The grim possibility of detentions turning into prolonged confinements for the identified immigrants - a clear violation of international legal standards - in the absence of a bilaterally-agreed return policy remains stark. In this regard, Gauhati University professor, Akhil Ranjan Dutta, asks in a February 2018 EPW essay: “Can a person declared a foreigner, be detained in a camp forever? [...] why should such detention camps be maintained at the cost of public money?”

Besides the obvious maintenance costs, a protracted detention process is also bound to have drastic socio-psychological impacts on the Assamese society at large. The NRC has already polarised the atmosphere in the state, dividing most into binary camps of those who support deportation and those who do not. The extended presence of detention camps will only aggravate the terseness, and in the longer term, alter the infrastructural map of Assam’s collective consciousness.

After all, detention camps that house members of a particular community or nationality are not the most pleasant sights, are they? They echo an ugly past and do not belong in democracies. To retain them indefinitely would be to allow vested groups to feed off from living vestiges of their toxic agendas and perpetuate their hegemonic discourse in popular perception. What more, examples from around the world tell us that long-term camps almost always end up as permanent ghettos.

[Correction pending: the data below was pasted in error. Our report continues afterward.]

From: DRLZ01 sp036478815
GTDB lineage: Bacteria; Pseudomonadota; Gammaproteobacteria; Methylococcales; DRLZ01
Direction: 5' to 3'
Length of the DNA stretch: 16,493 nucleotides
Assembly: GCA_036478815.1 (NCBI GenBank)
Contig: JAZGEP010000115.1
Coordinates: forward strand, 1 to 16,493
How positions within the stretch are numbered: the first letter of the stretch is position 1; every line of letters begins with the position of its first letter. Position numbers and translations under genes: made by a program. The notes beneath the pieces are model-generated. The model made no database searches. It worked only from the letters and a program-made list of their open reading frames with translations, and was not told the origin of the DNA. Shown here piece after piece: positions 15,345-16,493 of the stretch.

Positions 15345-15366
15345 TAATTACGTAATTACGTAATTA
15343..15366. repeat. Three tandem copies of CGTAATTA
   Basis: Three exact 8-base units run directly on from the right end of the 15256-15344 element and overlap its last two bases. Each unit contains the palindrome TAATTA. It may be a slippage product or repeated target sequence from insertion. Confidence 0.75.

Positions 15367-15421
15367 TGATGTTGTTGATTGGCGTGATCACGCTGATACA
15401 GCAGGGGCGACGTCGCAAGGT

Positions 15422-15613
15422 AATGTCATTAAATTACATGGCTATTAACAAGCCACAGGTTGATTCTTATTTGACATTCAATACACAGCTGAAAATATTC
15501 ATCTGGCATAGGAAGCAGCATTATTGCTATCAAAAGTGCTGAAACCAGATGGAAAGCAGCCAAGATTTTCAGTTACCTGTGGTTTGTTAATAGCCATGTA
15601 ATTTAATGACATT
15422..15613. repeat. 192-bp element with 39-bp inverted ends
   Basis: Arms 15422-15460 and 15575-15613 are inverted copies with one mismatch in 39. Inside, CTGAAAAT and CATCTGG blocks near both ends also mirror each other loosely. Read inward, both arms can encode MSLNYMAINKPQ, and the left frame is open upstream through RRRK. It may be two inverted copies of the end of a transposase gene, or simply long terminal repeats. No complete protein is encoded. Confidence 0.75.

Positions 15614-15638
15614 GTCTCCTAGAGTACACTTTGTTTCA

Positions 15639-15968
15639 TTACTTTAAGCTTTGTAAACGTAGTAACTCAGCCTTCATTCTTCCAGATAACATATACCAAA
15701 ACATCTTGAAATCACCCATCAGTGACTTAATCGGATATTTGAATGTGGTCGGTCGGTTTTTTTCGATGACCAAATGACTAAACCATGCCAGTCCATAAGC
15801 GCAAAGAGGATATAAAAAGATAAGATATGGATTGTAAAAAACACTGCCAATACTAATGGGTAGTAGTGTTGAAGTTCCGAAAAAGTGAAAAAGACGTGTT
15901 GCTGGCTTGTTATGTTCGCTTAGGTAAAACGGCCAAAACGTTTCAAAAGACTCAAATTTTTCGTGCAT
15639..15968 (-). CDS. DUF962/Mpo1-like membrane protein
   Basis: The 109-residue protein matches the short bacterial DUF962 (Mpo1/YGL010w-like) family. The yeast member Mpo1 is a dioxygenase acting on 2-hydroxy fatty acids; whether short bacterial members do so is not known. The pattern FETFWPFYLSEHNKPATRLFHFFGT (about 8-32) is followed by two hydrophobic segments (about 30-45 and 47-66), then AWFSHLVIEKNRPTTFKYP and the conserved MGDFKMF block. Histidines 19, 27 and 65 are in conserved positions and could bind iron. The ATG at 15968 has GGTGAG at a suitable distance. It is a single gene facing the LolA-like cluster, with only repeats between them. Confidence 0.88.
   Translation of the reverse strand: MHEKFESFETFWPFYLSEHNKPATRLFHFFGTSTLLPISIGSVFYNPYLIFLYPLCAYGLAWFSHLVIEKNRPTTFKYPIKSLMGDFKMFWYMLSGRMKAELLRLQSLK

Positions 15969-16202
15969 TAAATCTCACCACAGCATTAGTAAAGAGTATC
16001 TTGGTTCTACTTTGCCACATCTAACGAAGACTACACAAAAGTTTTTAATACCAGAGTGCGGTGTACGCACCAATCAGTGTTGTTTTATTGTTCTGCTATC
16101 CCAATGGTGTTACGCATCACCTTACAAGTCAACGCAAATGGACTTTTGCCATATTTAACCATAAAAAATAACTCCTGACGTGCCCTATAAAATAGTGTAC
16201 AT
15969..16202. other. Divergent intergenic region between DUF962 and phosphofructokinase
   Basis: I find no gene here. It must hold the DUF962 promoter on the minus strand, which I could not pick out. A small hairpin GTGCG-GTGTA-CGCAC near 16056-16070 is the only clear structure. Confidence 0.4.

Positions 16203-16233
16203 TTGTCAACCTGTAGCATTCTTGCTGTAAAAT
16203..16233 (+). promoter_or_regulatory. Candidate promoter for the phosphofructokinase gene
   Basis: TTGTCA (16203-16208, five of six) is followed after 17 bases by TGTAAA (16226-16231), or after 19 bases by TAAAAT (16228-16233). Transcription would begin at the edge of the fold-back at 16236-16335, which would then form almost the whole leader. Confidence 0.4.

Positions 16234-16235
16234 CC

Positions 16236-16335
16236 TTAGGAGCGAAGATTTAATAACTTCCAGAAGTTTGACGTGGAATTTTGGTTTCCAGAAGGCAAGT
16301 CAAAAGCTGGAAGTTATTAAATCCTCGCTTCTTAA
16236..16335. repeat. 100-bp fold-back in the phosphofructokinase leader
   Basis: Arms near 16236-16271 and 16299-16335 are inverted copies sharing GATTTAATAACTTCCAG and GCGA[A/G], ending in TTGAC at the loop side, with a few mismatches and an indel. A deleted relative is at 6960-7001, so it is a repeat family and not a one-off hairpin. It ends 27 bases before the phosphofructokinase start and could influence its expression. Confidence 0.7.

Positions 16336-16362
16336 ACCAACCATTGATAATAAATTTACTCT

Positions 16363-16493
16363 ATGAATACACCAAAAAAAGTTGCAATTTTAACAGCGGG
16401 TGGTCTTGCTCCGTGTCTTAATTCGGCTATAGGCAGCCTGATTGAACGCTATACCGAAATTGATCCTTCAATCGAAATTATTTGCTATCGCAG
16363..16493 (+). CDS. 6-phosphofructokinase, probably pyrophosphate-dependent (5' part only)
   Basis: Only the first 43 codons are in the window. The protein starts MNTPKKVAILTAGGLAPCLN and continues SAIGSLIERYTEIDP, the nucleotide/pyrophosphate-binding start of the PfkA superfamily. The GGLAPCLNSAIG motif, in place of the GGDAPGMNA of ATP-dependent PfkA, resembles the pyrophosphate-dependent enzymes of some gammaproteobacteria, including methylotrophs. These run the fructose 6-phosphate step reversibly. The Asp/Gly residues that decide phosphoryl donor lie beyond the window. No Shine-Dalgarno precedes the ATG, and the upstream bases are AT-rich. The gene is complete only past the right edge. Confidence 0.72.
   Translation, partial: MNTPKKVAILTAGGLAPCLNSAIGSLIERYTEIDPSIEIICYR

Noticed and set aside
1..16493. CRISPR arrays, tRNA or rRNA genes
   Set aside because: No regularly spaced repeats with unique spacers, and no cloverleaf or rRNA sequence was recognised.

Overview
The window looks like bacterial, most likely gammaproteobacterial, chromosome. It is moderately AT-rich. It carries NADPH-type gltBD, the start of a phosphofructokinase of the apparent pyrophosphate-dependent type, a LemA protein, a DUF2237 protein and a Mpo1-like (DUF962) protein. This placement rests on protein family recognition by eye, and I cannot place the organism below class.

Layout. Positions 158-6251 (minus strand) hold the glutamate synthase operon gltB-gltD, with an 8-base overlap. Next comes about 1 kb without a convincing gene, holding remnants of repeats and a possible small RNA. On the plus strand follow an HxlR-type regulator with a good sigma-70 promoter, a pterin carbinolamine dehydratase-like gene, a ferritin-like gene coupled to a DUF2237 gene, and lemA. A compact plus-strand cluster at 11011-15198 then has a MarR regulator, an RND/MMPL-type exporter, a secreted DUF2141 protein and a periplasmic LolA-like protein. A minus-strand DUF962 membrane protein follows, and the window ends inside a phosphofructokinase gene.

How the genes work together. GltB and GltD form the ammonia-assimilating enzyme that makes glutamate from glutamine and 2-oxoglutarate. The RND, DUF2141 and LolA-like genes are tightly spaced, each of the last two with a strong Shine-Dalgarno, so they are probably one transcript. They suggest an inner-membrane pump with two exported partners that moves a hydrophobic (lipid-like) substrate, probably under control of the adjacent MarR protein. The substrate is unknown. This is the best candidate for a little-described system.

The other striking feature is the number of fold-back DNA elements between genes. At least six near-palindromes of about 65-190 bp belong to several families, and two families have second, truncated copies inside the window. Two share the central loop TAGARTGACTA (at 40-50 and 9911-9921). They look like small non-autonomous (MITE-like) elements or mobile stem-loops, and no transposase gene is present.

Is a bilateral agreement feasible?

Several observers, including Baruah, have argued that the issue of illegal immigration has never featured in official bilateral talks between India and Bangladesh. In response, the Indian government has claimed that the issue was raised in multiple bilateral forums like the Joint Consultative Commission, Foreign Secretary and Home Secretary-level talks, Joint Working Group on Security and Border Management, and Joint Task Forces on Human Trafficking and Fake Currency Notes (Assam Tribune 2018, quoted by Dutta).

Despite the government’s claim, truth remains that the illegal immigration issue is an extremely delicate component of an otherwise amicable bilateral. So far, neither party has been sufficiently comfortable to talk about it with prominence in a single bilateral public meeting.

Neither was the issue mentioned in the joint statement released by India’s Ministry of External Affairs (MEA) after Prime Minister Sheikh Hasina’s state visit to India in April 2017, nor did it come up during Bangladesh President Abdul Hamid’s visit to Assam in March 2018. Notably, it doesn’t even feature in the MEA’s official brief on India-Bangladesh relations.

The current government in Bangladesh - led by the Awami League (AL) - has been on good terms with India since long now, especially after it handed over a prominent Indian militant leader in 2015. Since the coming of the Narendra Modi government in 2014, the bilateral has only reached new heights, with much-awaited land swaps having concluded under unprecedented diplomatic harmony.

In such a situation, insertion of the immigration issue could play spoiler. What more, the NRC exercise comes at a particularly tricky time for two reasons.